We just got back from Phoenix, so what do you think I'm going to talk about? That's right: Bluetooth.
Wyoming recently passed a law banning handheld cell phone use while driving, so I wanted to get a hands-free device. I sent out my resident expert on all things technical and gadgety (the Cat Daddy), who is always up for a trip to Best Buy. He came back with a little box the size of a pack of Post-Its and said something to the effect of "Behold, your new speakerphone." Then he hooked it up for me. This involved clipping it to the sun visor. Then he told me how to link it to my celly. So I did.
So now when I get into the car, the lady inside the speaker says, in a pleasant yet slightly robotic British accent, "Battery level is high." And it gives a little ding and she says, "Connected to Motorola phone." When I want to make a call, I hit the button on the box and speak as if I'm talking to my cell phone. I tell it to "Name Dial," and then I tell it who to call, and THEN if I have more than one number for that person, it asks me which one to call. And then it does.
Now, the only touching I do at all is hitting the big button on the box when I want to make a call, and then again when I hang up. I do not touch my cell phone in any way. My cell phone is usually folded up and put away in the diaper bag, sometimes in the way back of the car...and I can still make a call with my nifty speakerphone.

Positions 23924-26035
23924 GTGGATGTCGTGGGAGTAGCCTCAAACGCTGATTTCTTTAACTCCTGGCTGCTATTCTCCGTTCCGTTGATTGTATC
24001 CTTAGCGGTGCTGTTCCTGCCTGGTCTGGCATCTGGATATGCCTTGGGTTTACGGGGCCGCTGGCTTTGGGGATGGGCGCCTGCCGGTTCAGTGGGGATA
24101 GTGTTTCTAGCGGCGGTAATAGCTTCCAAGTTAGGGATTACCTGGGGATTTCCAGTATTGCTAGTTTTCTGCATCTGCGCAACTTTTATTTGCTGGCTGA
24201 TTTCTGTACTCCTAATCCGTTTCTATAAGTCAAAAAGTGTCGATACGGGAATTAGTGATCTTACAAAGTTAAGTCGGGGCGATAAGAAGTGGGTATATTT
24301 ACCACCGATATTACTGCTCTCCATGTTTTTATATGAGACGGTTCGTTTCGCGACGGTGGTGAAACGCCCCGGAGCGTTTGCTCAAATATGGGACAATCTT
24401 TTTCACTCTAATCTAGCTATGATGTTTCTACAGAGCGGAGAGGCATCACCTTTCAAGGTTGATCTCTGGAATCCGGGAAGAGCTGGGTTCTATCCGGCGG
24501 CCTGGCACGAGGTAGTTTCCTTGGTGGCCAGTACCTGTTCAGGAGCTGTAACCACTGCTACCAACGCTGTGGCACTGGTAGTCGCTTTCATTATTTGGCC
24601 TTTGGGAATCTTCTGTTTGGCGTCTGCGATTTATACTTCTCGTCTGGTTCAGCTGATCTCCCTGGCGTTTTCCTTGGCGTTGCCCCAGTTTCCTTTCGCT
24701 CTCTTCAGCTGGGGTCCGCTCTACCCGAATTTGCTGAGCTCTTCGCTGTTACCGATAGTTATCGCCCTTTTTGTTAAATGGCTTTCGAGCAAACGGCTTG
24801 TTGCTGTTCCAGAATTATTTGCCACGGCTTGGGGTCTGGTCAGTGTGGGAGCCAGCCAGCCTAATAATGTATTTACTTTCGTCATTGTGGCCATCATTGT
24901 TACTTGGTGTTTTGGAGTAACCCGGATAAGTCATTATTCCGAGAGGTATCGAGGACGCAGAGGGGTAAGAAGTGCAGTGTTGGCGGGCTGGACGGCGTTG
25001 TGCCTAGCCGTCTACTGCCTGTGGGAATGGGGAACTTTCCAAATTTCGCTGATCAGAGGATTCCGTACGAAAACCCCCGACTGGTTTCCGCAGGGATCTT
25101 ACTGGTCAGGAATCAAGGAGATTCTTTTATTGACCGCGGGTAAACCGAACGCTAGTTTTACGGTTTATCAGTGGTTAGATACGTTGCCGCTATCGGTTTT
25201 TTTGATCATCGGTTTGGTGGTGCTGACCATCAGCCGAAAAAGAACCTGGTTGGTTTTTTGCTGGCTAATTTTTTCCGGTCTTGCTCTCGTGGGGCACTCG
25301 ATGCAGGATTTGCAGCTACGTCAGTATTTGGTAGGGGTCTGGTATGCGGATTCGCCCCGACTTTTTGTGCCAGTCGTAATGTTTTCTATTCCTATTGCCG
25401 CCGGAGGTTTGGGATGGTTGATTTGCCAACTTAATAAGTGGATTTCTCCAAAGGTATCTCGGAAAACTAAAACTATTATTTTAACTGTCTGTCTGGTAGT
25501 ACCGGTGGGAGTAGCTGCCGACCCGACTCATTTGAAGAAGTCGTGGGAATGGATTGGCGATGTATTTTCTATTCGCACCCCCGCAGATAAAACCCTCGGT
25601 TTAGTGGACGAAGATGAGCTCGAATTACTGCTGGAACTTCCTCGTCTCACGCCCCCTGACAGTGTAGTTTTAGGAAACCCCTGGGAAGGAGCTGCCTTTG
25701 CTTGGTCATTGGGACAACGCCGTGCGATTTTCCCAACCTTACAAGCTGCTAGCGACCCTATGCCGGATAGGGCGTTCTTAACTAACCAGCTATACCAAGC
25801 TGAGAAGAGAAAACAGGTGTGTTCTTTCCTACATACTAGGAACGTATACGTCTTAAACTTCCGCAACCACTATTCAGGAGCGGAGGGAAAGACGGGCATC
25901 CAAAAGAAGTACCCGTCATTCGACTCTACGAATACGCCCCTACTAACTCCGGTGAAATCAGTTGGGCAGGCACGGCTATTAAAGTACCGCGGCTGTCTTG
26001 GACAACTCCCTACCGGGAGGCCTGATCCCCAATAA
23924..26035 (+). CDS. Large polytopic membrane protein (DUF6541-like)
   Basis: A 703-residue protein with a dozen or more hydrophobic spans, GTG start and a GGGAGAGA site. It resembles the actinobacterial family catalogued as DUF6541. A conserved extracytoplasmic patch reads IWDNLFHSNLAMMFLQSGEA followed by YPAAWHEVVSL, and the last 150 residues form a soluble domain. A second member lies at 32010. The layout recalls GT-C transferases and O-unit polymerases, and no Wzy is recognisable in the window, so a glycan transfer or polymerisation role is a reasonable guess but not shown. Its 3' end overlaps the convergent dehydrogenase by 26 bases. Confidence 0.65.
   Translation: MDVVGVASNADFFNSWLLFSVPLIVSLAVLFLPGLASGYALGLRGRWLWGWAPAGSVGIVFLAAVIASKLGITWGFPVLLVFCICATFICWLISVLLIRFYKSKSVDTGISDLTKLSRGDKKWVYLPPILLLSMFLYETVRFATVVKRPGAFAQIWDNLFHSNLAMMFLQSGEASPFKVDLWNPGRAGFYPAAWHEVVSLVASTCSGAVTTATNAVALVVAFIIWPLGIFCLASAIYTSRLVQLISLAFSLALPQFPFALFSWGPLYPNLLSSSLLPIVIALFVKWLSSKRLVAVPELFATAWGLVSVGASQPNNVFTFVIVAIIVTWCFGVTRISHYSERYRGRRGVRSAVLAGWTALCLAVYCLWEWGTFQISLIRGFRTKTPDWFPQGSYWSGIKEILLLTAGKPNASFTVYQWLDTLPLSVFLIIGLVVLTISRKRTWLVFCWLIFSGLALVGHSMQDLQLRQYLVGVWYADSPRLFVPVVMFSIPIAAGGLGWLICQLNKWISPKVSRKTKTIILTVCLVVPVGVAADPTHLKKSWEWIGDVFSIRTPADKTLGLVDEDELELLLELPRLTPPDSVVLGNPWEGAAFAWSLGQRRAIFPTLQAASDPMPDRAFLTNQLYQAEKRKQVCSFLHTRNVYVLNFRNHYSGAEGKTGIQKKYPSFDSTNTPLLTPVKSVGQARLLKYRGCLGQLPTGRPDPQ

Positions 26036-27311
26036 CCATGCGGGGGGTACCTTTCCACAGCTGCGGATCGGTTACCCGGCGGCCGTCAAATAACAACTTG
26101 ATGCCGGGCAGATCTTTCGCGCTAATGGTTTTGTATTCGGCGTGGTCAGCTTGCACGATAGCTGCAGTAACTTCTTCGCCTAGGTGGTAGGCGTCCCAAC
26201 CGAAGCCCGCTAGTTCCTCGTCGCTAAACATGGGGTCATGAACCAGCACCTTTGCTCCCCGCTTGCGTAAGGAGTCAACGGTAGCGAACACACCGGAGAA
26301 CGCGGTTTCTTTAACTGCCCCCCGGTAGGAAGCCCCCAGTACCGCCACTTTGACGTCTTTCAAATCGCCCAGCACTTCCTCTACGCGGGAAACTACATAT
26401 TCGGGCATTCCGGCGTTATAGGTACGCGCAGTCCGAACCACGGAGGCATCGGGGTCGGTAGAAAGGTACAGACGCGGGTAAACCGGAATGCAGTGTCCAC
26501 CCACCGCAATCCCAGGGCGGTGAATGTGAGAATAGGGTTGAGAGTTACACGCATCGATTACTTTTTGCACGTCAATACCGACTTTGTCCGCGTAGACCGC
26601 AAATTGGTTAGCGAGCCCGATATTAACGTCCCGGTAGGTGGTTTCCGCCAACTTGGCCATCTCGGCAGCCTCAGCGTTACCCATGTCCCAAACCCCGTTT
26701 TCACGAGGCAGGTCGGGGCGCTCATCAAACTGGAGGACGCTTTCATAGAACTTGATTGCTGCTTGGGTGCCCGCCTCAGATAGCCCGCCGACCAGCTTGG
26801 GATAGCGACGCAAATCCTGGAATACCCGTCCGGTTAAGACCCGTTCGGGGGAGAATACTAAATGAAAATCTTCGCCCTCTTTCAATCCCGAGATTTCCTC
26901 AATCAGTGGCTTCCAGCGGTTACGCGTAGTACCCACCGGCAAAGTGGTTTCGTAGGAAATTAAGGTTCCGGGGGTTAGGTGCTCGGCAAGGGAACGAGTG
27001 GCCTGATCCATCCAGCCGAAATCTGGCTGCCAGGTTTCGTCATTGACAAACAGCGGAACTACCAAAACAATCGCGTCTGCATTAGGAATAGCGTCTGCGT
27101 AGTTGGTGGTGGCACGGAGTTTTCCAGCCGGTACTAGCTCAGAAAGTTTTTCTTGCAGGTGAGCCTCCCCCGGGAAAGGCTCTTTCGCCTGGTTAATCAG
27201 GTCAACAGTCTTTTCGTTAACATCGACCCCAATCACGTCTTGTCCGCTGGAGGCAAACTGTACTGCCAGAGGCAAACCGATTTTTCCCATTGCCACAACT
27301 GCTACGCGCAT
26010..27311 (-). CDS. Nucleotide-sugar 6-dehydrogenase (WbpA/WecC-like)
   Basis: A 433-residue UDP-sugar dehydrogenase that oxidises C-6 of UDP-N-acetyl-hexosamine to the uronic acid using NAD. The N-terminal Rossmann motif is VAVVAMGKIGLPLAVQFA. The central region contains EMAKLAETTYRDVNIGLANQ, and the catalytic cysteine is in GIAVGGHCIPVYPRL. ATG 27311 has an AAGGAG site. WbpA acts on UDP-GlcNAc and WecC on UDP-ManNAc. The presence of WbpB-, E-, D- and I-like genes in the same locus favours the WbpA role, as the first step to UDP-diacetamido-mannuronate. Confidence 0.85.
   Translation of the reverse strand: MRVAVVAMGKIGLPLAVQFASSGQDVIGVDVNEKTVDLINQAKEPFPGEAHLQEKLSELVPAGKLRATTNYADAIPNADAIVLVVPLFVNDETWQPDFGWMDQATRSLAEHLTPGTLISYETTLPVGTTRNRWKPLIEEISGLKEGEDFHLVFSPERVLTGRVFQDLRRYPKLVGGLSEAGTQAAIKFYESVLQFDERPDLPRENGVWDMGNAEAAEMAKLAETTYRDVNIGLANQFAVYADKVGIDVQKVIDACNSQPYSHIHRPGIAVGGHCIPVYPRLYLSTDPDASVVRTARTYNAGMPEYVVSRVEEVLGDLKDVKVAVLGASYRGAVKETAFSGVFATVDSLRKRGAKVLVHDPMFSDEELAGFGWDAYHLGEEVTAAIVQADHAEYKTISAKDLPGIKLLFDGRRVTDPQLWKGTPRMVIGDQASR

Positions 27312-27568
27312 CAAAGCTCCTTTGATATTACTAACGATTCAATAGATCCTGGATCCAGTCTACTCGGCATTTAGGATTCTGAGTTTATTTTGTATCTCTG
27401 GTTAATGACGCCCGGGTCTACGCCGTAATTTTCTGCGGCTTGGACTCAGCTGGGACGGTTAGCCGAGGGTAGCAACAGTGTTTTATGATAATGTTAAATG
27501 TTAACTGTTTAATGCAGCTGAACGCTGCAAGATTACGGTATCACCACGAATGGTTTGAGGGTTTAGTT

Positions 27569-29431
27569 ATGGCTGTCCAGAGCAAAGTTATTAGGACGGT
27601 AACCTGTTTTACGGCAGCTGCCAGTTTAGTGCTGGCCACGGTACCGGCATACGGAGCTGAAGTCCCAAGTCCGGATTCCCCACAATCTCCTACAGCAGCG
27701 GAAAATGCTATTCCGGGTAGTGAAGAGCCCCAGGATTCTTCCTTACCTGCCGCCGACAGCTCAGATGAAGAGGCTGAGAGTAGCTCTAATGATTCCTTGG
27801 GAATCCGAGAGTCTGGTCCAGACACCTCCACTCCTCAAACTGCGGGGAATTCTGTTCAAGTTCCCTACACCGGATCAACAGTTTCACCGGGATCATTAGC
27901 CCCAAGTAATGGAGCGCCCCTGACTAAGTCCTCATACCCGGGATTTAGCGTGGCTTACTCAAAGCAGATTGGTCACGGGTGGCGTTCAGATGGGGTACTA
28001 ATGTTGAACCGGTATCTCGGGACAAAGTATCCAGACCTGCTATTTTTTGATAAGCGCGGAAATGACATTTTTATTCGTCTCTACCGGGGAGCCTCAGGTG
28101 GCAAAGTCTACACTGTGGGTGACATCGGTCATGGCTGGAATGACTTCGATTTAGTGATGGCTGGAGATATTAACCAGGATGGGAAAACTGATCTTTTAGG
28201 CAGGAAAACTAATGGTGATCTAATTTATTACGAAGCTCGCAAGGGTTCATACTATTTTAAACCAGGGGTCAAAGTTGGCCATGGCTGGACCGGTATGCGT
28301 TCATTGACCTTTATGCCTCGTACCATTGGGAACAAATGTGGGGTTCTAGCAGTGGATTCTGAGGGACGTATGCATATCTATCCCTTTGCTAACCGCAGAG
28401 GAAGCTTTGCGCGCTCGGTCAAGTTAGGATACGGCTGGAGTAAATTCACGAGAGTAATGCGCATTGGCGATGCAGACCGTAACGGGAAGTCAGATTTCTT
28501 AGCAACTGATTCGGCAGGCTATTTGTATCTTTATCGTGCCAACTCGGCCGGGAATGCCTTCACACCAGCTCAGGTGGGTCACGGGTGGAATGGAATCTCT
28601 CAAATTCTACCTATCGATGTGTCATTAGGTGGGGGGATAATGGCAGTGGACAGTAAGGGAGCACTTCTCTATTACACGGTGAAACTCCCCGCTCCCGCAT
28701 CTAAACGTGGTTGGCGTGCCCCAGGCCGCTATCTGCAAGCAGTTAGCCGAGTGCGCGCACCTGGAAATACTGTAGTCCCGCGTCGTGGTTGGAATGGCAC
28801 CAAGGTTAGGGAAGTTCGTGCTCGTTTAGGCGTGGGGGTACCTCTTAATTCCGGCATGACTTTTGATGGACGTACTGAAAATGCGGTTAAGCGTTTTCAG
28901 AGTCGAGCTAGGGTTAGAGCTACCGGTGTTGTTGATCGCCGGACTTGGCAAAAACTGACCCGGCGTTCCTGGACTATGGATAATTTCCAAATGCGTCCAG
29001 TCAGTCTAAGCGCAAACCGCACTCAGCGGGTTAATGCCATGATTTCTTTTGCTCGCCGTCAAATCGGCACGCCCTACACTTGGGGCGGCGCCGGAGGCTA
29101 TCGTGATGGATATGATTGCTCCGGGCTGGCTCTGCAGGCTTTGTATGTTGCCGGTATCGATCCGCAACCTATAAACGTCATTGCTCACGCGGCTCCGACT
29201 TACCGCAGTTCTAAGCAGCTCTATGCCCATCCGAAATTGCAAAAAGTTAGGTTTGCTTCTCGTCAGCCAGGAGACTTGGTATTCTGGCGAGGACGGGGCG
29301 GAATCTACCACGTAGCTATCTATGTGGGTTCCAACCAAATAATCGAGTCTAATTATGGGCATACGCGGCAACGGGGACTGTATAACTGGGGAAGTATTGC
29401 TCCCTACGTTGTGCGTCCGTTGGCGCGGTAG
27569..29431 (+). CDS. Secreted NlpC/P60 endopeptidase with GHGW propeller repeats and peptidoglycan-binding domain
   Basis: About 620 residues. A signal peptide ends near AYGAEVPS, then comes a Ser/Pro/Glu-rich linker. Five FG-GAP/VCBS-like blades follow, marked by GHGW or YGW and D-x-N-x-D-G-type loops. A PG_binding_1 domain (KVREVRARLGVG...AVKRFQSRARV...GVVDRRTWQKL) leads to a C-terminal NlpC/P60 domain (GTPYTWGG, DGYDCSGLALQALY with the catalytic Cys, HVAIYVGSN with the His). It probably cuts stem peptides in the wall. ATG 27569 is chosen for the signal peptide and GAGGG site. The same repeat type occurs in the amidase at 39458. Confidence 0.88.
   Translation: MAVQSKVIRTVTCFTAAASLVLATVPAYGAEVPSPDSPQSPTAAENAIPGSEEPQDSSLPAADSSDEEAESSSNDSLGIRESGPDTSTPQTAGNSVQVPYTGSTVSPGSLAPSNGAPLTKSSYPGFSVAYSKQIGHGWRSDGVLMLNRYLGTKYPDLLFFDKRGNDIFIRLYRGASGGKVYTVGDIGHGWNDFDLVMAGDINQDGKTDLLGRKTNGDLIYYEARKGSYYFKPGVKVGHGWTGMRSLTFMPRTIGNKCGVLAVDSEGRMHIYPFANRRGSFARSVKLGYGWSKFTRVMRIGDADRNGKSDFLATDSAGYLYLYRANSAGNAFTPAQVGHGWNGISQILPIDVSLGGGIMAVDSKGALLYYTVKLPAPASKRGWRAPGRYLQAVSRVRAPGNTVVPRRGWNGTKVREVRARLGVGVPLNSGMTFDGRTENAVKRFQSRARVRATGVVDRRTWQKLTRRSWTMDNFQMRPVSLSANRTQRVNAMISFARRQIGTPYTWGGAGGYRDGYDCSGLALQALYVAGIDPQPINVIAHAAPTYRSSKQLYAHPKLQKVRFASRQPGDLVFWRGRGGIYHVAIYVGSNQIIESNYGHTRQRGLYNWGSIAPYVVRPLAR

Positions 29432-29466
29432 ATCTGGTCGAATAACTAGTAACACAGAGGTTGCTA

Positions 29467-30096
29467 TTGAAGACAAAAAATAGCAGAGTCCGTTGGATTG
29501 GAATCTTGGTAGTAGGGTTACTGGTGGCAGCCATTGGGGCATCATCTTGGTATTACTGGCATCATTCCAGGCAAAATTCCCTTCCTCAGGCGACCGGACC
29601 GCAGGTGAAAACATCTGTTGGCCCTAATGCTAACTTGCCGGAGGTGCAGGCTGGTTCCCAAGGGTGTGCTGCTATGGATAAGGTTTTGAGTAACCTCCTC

It reminds me of the com-badges on Star Trek: The Next Generation. You know, the ones they wore on their chests, and they would hit it and say "Transporter room, one to beam up," or "Get us out of here, NOW!!!" I could hang my little speaker box around my neck, and people would look at me weird (and probably think "Dang Trekkie"), but it would be essentially the same as a com-badge, minus the tracking capabilities. There's a cell phone app for those, I believe.
The more we can do with technology, the more it amazes me. Right now, at this very minute, I'm having a conversation of sorts (via Facebook) with two guys in completely different parts of Phoenix. And I'm in Cheyenne. I can listen to the same radio station anywhere in the country, thanks to satellite radio and streaming audio. My computer isn't even connected to anything except its power cord, and yet here I sit, surfing away.